In the years following the 2014 release of World Peace Is None of Your Business, Morrissey's ornery contrarianism curdled. Once he embraced Brexit and flirted with xenophobia, he began to shed fans, including such prominent musical acolytes as Gene's Martin Rossiter. Defiant as always, Morrissey leans into these criticisms on 2017's Low in High School, populating the album with swipes at the mainstream media and contrived news -- words that deliberately echo arguments emanating from the right wing in both the U.S. and the U.K. Despite this, it can't be said that Morrissey is a newborn cultural conservative, not with an anthem that asks "Who Will Protect Us from the Police," the antiwar "I Bury the Living," and a host of carnal imagery that dredges up memories of how poorly he wrote about sex on his 2015 novel List of the Lost. All of these provocations are hard to ignore, as is the fact that Low in High School is one of Morrissey's most musically adventurous records. Opening with the churning, horn-spiked "My Love, I'd Do Anything for You," Low in High School touches upon several familiar Morrissey obsessions -- there's prog and glam alongside Smiths-ian jangle -- but the album also serves up swinging continental jazz, clomping electronics, drum circles, and even a feint at disco. None of these choices seem to stem from lyrical content, which means that Low in High School can seem as aurally conflicted as it is politically, and that may be an appropriate look for Morrissey in 2017: he's opted for a mad world of his own creation and doesn't much care whether his fans follow or not.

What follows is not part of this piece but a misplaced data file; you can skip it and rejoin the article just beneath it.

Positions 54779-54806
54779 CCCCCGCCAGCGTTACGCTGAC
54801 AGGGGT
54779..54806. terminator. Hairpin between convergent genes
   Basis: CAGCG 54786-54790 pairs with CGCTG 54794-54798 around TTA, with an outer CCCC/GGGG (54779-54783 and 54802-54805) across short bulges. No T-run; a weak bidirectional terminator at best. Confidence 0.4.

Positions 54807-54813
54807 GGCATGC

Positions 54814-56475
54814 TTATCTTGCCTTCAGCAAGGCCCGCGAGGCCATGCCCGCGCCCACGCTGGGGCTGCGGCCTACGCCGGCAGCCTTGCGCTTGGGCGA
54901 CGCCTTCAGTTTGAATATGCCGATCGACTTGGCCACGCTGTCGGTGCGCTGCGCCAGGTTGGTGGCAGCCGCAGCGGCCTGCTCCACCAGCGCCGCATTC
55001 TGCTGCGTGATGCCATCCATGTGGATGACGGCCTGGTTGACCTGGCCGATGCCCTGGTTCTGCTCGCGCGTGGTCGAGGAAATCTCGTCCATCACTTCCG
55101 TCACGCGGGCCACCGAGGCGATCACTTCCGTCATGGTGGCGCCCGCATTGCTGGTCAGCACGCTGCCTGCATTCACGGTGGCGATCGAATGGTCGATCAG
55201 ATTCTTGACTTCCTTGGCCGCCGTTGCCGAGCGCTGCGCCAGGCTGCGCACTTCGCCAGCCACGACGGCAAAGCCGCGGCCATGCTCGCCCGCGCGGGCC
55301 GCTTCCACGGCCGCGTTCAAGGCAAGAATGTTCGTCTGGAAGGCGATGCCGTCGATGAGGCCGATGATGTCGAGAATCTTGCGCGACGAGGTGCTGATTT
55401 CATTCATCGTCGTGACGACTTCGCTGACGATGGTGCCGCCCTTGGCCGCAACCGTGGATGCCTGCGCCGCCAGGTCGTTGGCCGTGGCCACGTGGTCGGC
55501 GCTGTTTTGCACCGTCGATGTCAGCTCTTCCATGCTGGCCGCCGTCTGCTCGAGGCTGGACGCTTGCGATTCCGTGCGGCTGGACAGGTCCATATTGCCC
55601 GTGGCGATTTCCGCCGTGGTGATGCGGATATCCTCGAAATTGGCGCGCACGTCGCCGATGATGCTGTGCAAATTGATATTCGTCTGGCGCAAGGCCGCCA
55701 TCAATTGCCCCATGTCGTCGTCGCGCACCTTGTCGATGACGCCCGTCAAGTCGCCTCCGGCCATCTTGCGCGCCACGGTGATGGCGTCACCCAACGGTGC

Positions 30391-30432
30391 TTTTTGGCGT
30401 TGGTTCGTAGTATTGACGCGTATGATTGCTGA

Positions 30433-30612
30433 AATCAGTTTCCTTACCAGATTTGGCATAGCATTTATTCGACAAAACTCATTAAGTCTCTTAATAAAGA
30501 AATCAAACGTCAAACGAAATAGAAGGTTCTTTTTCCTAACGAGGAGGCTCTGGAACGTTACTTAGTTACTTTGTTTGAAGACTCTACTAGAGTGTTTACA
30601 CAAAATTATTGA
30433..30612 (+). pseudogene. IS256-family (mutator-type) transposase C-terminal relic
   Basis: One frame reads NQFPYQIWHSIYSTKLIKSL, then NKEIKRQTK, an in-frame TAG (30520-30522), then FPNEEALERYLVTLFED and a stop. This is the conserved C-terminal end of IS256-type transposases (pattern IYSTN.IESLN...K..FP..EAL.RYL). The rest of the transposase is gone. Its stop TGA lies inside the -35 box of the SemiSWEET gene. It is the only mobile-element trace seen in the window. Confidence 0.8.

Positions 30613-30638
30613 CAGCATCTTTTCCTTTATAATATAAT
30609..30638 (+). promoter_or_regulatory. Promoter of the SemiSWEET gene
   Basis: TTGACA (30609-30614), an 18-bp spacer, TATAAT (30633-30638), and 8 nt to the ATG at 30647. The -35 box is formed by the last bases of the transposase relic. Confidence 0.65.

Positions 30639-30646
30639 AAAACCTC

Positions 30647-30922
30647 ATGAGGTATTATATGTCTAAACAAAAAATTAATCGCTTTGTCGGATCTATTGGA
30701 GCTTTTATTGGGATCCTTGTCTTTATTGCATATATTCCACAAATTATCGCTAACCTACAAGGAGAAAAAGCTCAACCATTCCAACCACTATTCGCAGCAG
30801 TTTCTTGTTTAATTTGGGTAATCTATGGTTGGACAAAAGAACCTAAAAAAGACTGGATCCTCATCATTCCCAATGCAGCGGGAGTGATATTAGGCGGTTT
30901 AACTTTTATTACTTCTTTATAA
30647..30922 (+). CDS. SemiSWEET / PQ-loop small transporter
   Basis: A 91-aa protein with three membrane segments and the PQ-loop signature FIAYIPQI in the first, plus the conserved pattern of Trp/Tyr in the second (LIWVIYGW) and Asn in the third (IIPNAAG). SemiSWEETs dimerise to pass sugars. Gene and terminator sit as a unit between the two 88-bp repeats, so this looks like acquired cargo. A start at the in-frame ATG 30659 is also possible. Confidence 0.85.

AllMusic Review by Stephen Thomas Erlewine